Many of our kids are growing up quite comfortable financially and they often have little exposure to others that are not. They have a very narrow and privileged view of the world. They are definitely lucky and I wouldn’t want them to suffer in anyway but then how do we teach them to appreciate their privileges? We need them to realize and understand that the people with less aren’t lesser people. I want my kids to strive to work hard and be responsible but know that this is only part of the formula for success. Luck is a big factor as well and sometimes people have bad luck or tragedies that keep them from living a very comfortable life. Our kids need to learn respect for these people too and not judge them.
Today I joined my 9 year old son, Shaan, on his CARE kids trip to a nursing home and a soup kitchen. At the soup kitchen they delivered many boxes of food that they had been collecting from area families and they took a tour of the facility. After that, they went to a nursing home and visited the Alzheimer’s patients (‘All timers’ as my son called them). They had prepared a few songs to sing for the patients and had also made Valentine’s Day cards to hand out to each patient. Some kids were a little scared so they didn’t want to personally hand out their cards but most were happy doing this. CARE kids is a service-oriented club in the school that most of the third graders belong to. They do projects and learn about helping the sick, elderly or underprivileged people in our community. I think it is a great way to bring awareness and a sense of caring to our children.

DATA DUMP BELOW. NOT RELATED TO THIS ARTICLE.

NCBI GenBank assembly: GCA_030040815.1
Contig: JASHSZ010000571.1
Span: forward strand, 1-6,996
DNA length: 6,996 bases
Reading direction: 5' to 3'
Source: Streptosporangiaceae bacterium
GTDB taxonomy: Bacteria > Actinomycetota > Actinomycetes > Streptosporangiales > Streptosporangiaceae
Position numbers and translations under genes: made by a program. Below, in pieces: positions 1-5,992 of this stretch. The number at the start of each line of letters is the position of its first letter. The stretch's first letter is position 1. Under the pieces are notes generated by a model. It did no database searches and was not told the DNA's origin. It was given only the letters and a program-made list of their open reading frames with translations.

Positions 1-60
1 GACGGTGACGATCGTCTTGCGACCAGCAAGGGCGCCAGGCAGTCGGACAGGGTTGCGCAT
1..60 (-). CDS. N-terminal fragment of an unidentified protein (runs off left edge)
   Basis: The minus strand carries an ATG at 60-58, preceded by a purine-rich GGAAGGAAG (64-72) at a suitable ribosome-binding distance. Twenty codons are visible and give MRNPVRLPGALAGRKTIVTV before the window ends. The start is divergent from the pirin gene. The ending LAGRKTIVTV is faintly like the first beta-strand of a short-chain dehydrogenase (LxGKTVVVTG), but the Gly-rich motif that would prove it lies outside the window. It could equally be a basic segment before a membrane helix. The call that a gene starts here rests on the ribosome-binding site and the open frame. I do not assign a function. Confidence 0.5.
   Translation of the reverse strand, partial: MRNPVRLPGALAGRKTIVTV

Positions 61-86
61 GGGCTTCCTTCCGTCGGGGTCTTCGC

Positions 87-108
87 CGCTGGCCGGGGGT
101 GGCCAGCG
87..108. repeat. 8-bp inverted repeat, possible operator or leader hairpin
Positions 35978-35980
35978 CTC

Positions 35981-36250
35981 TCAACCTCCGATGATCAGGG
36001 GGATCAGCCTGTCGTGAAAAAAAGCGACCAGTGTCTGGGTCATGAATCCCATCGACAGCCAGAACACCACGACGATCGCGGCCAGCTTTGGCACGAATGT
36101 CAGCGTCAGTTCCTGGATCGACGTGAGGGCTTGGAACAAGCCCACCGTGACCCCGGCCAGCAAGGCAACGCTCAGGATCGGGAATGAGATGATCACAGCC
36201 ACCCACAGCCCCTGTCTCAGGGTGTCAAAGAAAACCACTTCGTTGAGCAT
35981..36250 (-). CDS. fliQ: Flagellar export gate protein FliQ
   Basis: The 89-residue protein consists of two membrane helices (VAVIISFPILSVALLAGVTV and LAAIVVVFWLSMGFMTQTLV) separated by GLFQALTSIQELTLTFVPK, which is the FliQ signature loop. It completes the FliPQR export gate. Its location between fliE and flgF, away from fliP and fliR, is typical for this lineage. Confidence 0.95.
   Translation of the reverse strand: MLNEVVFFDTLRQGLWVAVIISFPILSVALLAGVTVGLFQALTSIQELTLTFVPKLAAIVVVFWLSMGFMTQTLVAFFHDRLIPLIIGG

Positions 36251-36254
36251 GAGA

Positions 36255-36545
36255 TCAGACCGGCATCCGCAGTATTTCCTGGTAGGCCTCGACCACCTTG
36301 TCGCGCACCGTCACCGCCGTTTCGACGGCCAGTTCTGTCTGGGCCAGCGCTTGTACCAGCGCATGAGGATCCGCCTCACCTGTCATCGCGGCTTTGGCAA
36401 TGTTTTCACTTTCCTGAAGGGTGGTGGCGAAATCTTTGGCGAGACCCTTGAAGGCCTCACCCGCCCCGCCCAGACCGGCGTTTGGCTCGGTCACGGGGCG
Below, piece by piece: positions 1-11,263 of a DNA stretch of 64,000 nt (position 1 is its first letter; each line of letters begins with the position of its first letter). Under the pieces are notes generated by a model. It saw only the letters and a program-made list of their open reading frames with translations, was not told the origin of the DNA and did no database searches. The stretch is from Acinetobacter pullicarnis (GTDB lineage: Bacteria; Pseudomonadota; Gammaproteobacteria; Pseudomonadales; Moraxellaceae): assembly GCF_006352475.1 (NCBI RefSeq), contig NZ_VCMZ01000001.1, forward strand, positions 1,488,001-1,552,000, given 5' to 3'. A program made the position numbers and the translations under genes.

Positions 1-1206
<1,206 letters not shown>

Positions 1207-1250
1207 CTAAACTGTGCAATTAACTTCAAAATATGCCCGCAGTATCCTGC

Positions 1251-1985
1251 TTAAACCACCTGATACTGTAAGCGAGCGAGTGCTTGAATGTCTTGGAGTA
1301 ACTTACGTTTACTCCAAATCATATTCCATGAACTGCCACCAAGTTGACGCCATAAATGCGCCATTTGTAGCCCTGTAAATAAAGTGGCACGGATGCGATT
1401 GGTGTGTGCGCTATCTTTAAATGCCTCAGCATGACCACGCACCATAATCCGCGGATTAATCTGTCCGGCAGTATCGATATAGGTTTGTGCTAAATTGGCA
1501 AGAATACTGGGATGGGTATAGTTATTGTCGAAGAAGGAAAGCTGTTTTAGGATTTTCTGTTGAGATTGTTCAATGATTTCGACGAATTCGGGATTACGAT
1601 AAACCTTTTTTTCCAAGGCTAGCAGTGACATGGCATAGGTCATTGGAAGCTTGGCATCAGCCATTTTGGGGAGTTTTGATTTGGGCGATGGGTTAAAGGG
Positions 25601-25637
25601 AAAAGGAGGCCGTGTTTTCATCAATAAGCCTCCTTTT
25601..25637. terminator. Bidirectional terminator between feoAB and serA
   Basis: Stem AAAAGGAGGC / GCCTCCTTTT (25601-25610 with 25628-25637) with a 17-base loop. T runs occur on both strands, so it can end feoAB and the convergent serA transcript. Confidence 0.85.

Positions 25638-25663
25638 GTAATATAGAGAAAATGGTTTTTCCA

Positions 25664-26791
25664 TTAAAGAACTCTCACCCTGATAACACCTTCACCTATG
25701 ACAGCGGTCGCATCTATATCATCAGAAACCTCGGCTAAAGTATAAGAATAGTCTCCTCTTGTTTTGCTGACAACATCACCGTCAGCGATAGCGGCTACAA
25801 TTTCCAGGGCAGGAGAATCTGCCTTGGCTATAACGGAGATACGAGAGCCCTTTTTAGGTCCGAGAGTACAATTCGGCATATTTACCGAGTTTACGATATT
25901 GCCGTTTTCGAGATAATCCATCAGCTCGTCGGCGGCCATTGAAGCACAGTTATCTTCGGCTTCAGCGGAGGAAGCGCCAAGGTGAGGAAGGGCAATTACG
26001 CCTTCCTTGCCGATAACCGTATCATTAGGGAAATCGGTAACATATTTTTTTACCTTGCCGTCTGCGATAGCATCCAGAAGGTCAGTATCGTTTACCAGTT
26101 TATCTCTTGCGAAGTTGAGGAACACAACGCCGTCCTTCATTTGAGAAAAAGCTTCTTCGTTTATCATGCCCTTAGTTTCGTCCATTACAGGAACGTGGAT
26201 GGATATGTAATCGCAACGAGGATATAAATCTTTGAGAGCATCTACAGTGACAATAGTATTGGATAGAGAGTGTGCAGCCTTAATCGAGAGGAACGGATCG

I think it is great that this club exists in the school because it is often hard for individual families to teach these values. Some families don’t have time and are struggling themselves so they can’t pause to remind their children of others in need. Others weren’t raised to focus on those values themselves so the children have no exposure. Many times I have also seen a lack of these values in first generation immigrant families. I’m not being racist since my parents were first generation immigrants and though they tried to help the community, many friends were not interested. Sometimes those new immigrants have a goal of struggling for their own success since that is why they left their country and family. They may not yet have a sense that the people around them now are their own too. They haven’t yet developed that sense of community involvement that drives you to help all types of people around you, knowing that they would do the same for you.
I think it is very important for families to emphasize the values behind community service. However, I am grateful that our schools are bringing that awareness to create a more caring new generation. Thanks CARE kids!!!